Here I am trying to show that the pair of Finite Automata are equivalent. I have tried something but I am not sure if I am in the right direction. This is what I have.

These are pairs of FA's. Set theory formula in here is (L1' + L2)' + (L2' + L2)'

enter image description here

enter image description here

enter image description here

enter image description here


Both machines (FA1'+FA2)' and (FA2+FA1)' has no final states. (FA1'+FA2)' to have a final state, the machine (FA1'+FA2)' must have no final state. The exact same thing half of the formula. Clearly, if we added these machines together we would get a machine with nine state and no final state. Because there is no final state, it accepts no words and two languages L1 and L2 ar equivalent.

So the two regular expressions defame the same language and equivalent.

Am I in the right direction ?

  • $\begingroup$ "These are pairs of FA's. Set theory formula in here is" -- I don't know what you are trying to say. Seems to be in the category "it's not even wrong". $\endgroup$
    – Raphael
    Commented Feb 22, 2014 at 9:47
  • $\begingroup$ Also, why did you remove large parts of your question? The remainder was useless. Are you trying to cover your tracks after cheating? $\endgroup$
    – Raphael
    Commented Feb 22, 2014 at 9:49
  • $\begingroup$ @Raphael I manage to understand what was intended. The question is a total mess. And the answer concerns only a detail and thus does not clear the mess. There is no way that (L1' + L2)' + (L2' + L2)' can be understood as a symetrical difference which is supposed to be the union of 2 intersections, or the sum of two products. What are the voters thinking of ??? True though that the answerer understood the question ... strange. $\endgroup$
    – babou
    Commented Feb 23, 2014 at 20:39

1 Answer 1


Your approach works. You are effectively showing that the symmetric difference $L(FA_1) \Delta L(FA_2)$ is empty, hence $L(FA_1) = L(FA_2)$.

A more direct, automaton-level approach would be to build the following product automaton $A = (Q, \Sigma, \delta, q_0, F)$:

  • $Q = Q_1 \times Q_2$
  • $\delta((q_1, q_2), a) = (\delta(q_1, a), \delta(q_2, a)) \ \forall (q_1, q_2) \in Q, a \in \Sigma$
  • $q_0 = (q_{0,1}, q_{0,2})$
  • $F = \{(q_1, q_2) \in Q \mid q_1 \in F_1 \Leftrightarrow q_2 \in F_2\}$

Intuitively, you keep in mind the current state in both $FA_1$ and $FA_2$. Initially, the current states are the respective initial states $q_{0,1}$ and $q_{0,2}$. Then, for each input symbol $a$, you move to the respective successor in each automaton, and note the successor state (the combination of the two successor states as a pair). Of course you only draw the state for each combination only once. You can proceed either breadth-first (considering all input symbols for one product state before moving on to a newly introduced state) or depth-first (always continue with the newly introduced state and backtracking if all product successor already existed).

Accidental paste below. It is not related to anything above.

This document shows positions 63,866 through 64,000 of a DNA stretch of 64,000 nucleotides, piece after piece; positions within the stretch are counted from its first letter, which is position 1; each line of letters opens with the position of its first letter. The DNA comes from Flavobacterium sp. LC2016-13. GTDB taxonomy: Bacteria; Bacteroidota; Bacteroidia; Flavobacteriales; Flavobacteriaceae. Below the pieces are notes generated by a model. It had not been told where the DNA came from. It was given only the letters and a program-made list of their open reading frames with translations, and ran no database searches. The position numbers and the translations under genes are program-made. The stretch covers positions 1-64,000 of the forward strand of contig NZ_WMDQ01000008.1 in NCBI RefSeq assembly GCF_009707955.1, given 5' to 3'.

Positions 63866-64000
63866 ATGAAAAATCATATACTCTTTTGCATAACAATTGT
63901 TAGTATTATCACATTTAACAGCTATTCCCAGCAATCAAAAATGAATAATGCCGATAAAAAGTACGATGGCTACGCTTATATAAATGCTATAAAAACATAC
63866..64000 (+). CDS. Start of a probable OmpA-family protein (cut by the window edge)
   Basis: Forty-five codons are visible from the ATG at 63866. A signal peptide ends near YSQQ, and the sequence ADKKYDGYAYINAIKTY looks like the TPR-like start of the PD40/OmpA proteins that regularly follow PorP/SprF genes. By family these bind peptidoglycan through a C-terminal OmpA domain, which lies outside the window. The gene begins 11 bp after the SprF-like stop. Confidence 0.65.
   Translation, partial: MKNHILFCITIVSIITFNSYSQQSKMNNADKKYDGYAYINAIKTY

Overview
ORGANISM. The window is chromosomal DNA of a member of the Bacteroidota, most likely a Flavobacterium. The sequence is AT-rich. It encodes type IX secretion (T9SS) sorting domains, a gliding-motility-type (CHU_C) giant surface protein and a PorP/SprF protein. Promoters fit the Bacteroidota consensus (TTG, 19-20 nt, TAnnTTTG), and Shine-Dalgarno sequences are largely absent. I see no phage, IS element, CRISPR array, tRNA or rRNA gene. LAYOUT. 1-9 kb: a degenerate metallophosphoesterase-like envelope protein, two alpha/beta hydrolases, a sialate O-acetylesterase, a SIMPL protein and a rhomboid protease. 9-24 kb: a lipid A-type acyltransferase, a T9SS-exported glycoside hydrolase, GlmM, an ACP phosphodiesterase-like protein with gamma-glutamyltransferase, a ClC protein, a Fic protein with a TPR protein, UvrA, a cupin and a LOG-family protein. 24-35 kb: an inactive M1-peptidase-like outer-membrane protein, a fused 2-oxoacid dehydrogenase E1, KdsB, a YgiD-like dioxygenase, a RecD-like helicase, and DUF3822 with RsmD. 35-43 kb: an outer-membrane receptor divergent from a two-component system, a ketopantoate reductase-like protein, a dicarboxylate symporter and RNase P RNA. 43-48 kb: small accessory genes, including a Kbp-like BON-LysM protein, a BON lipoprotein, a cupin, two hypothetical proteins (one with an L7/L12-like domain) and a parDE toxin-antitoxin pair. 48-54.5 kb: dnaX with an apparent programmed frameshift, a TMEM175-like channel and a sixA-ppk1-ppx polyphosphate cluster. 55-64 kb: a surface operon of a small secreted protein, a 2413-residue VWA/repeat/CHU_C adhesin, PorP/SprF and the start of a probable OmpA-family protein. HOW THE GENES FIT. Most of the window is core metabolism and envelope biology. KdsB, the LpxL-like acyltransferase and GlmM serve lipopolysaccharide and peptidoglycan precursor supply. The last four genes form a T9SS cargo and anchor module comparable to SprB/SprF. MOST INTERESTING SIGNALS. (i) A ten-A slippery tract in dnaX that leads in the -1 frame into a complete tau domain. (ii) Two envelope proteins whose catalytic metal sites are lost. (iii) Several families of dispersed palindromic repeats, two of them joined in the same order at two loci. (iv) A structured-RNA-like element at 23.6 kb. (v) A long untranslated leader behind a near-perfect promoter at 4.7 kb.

Note that this way you might not have to construct the full product set $Q_1 \times Q_2$, as you automatically prune unreachable states (you don't ever introduce them). However, the product automaton in your example will have no more than 6 states anyway, so it is rather small.

  • $\begingroup$ thanks for your input...I don't understand the math syntax very much, I will look over you answer again until I completely understand. $\endgroup$
    – Dana
    Commented Feb 21, 2014 at 20:42
  • $\begingroup$ I am not sure I understand. Once you have built the product, what do you do with it to answer the question. cc@Dana $\endgroup$
    – babou
    Commented Feb 22, 2014 at 17:21
  • $\begingroup$ The question is a total gibberish that you somehow managed to outguess. This answer can be satisfactory only if you explain clearly what the question intended to do (your first sentence does it in a way), and repeat correctly the erroneous formula given for symmetrical difference. Make it something useful for other readers. I am still surprised by this answer, as it seems a hard way to do things. Taking the complement is not necessarily cheap. It is more a theoretical construct than a practical way to do things, I would think. Given these automata, there might be an easier way. $\endgroup$
    – babou
    Commented Feb 23, 2014 at 20:54
  • $\begingroup$ I acknowledge there is room for improvement and if I find the time I will update it. But the formula for the symmetric difference given in the question is correct (it equals $(L_1 \cap L_2^\complement) \cup (L_1^\complement \cap L_2) = (L_1 \setminus L_2) \cup (L_2 \setminus L_1)$. Furthermore, for $L$ derived from regular languages $L_1, L_2$ through $L = \{ w \mid w \in L_1 \bowtie w \in L_2\}$ you can construct an automaton using product construction and applying $\bowtie$ to the acceptance predicate. I forgot to mention that the resulting DFA has to accept $\Sigma^*$, which it does. $\endgroup$
    – misberner
    Commented Feb 24, 2014 at 13:05

Your Answer

By clicking “Post Your Answer”, you agree to our terms of service and acknowledge you have read our privacy policy.

Not the answer you're looking for? Browse other questions tagged or ask your own question.